Accused Tahop further imputes that Aton’s behavior while the rape-slay was going on was contrary to human experience. He argues that Aton being a simple folk, his normal reaction would have been to immediately report the incident. Instead, he opted to look for his cow before anything else. The mere fact that Aton knew both the accused and the victim should have prompted him to call the attention of the accused or he could have sought help elsewhere had he been afraid to confront Tahop. People, however, react differently in different situations and respond to stimuli in varying degrees. Witnesses of startling occurrences react variedly depending upon their situation and state of mind. There is no standard form of human behavioral response when one is confronted with a strange, startling or frightful experience. 14 Still, others are severely traumatized so that they are unable to behave rationally after the incident. This can very well be said of Aton.chanrobles.com.ph : virtual law library

Similarly, at the fulcrum is the credibility of the witness. The strength of the prosecution’s case falls mainly on Aton’s accounts, the corroborating testimony of Cinderella vda. de Mure and the medical findings. As the lower court had the opportunity to examine the witnesses and the other evidence presented, we see no reason why we should rule otherwise. It is settled jurisprudence that this Court will not interfere with the judgment of the trial court in passing upon the credibility of witnesses unless there appears in the record some facts or circumstances of weight and influence which have been overlooked and, if considered, would affect the outcome of the case. 15 This is founded on practical and empirical considerations, i.e., the trial judge is in a better position to decide the question of credibility, since he personally heard the witnesses and observed their department and manner of testifying. He has before him the essential aids to determine whether a witness is telling the truth. On the other hand, an appellate court has only the cold records, which generally do not reveal the thin line between fact and prevarication crucial in determining innocence or guilt. 16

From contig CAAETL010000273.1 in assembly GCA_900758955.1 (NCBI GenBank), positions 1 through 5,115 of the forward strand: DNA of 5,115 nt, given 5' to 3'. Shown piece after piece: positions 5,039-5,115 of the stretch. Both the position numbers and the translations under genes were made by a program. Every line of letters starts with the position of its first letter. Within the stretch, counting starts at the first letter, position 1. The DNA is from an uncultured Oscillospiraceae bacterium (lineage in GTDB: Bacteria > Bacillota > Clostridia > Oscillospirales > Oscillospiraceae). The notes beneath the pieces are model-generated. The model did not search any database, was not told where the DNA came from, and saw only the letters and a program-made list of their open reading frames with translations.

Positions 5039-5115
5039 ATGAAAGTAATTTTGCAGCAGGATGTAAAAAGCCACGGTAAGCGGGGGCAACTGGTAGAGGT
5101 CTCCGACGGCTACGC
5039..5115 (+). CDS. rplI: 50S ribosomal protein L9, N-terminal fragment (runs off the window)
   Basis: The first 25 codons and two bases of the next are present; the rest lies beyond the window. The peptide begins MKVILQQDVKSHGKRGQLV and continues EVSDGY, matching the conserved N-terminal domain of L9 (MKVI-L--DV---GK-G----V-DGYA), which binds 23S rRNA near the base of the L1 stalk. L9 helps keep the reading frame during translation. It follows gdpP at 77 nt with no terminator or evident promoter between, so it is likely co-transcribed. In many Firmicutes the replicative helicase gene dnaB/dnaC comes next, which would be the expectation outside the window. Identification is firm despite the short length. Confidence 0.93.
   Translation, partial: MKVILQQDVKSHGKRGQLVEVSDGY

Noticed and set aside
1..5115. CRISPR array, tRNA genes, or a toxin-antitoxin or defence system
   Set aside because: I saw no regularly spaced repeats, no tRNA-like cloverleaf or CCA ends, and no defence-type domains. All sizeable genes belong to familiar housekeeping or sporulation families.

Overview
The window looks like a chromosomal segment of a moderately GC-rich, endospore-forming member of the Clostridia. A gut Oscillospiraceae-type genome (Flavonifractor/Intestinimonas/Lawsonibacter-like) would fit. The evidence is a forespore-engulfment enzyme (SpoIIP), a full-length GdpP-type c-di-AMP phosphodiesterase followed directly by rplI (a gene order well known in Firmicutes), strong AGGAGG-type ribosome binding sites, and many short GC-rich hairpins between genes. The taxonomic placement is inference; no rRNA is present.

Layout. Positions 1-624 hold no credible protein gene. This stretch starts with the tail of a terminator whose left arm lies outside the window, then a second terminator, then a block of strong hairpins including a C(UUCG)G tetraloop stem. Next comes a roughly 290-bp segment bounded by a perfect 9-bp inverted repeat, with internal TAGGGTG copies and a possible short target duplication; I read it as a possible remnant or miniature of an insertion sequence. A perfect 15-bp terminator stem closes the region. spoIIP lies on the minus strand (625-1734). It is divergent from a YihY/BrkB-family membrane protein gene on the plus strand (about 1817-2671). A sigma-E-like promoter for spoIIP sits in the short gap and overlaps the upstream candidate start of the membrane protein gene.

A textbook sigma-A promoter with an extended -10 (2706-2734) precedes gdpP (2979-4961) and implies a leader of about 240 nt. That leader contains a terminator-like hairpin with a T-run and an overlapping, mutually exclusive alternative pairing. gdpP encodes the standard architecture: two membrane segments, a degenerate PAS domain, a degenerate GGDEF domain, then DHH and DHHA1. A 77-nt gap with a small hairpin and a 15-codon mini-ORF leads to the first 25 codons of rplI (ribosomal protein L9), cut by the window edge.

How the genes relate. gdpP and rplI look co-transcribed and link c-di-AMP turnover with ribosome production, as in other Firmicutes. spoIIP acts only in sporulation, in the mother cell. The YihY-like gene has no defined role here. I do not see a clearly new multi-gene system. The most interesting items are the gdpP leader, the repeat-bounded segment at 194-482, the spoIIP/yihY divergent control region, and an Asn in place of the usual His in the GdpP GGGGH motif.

The trial court awarded only P50,000.00 as death indemnity. However, in People v. Renante Robles y Burgos alias Titing 17 we ruled that in rape with homicide the death indemnity should be increased to P100,000.00. Thus:chanrob1es virtual 1aw library

With regard to the civil indemnity, the Court hereby rules that the victim of rape with homicide should be awarded the amount of P100,000.00. Prevailing judicial policy has authorized the mandatory award of P50,000.00 in case of death, and P50,000.00 upon the finding of the fact of rape. Also, under recent case law the indemnity for the victim shall be in the increased amount of P75,000.00 if the crime of rape committed is effectively qualified by any of the circumstances under which the death penalty is authorized by the applicable amendatory laws. Thus, if homicide is committed by reason or on the occasion of the rape, indemnity in the amount of P100,000.00 is fully justified and properly commensurate with the seriousness of the said special complex crime.chanrobles.com.ph : virtual law library

The award of P50,000.00 as moral damages is maintained. Moral damages may be additionally awarded to the heirs of the victim in a criminal proceeding without the need for pleading or proof of the basis thereof; the fact that they suffered the trauma of mental, physical and psychological sufferings which constitute the bases for moral damage under the Civil Code are too obvious to still require the recital thereof at the trial . . . 18